Here is the implementation for UIKit with CurrentValueSubject, whereas SwiftUI works best with @Published. Please note that @Published probably uses a CurrentValueSubject as a publisher which you can access with the $ sign.

				
					import Foundation
import Combine 
class TwitterViewModel {    
   // SwiftUI implementation with @Published
   // @Published var tweets = [Tweet]()
   // @Published var searchText = "Paul Hudson"
   //UIKit implementation with CurrentValueSubject
   let tweets = CurrentValueSubject<[Tweet], Never>([Tweet]())
   let searchText = CurrentValueSubject<String, Never>("Paul Hudson")   
   let twitterAPI = TwitterAPI()    
   var subsciptions = Set<AnyCancellable>()        
   let isTwitterConnected = CurrentValueSubject<Bool, Never>(false)          
   let errorMessage = CurrentValueSubject<String?, Never>(nil)        
   init() {        
      twitterAPI.verifyCredentials()            
         .sink { [unowned self] (completion) in            
            switch completion {           
            case .failure(let error):                                
               self.errorMessage.send(error.localizedDescription)                           
            case .finished: return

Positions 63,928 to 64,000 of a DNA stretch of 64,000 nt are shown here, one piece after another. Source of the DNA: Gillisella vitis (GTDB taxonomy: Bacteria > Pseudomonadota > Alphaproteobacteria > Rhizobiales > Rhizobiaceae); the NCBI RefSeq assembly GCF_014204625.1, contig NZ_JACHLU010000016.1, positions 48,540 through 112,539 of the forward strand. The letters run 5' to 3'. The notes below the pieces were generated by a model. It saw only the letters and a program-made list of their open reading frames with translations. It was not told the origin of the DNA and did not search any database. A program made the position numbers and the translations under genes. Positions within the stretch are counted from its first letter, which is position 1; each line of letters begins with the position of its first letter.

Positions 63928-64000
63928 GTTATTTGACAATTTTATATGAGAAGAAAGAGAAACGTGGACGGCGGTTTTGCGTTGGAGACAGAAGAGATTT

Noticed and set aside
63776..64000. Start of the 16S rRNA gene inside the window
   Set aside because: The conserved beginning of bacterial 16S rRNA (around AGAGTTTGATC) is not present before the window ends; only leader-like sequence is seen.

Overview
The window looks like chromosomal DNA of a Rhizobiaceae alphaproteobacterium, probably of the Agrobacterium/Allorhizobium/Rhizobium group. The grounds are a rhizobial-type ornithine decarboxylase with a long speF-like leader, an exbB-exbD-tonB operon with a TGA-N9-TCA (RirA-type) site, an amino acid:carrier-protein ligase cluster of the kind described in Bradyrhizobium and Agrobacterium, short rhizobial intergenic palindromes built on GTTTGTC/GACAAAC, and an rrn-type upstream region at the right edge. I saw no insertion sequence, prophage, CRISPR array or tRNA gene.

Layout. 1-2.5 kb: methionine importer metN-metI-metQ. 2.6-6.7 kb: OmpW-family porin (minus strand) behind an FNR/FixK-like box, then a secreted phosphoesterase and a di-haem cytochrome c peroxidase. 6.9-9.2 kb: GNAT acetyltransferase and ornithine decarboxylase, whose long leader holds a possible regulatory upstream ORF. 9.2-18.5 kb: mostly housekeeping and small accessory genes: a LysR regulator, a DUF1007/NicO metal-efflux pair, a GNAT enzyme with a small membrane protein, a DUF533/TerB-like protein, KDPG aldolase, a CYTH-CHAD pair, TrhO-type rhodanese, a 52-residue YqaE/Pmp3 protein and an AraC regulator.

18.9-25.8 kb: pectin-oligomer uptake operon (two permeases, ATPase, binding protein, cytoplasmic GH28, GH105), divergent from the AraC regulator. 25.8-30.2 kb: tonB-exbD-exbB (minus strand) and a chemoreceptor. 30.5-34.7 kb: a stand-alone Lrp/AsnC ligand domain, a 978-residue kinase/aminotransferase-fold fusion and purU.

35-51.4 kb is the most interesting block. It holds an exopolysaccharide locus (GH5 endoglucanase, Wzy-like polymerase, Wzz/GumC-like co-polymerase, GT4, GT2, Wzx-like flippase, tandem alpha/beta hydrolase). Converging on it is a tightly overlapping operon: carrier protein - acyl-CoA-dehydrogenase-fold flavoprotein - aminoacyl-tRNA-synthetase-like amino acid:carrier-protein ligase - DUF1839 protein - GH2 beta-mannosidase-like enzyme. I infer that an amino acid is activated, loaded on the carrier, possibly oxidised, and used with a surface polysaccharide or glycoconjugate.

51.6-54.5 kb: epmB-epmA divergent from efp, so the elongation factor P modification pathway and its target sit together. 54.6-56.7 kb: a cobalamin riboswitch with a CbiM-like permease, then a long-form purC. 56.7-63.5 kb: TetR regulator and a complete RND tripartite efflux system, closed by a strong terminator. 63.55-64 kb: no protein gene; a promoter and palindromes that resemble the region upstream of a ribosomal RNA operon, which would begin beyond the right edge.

}        
         } receiveValue: { [unowned self] (username, id) in                           
            print("success")            
            self.isTwitterConnected.send(true)            
            self.setupSearch()        
         }.store(in: &subsciptions)    
   }       
   func setupSearch() {    
      // $searchText     
      // with @Published         
      searchText
         .removeDuplicates()            
         .debounce(for: .milliseconds(500), scheduler: RunLoop.main)            
         .map { [unowned self] (searchText) -> AnyPublisher<[Tweet], Never> in
               self.twitterAPI.getTweets(with: searchText)                    
                  .catch { (error) in                       
                      Just([Tweet]())                    
                  }                    
                  .eraseToAnyPublisher()            
         }            
         .switchToLatest()            
         .sink { [unowned self] (tweets) in                         
            self.tweets.send(tweets)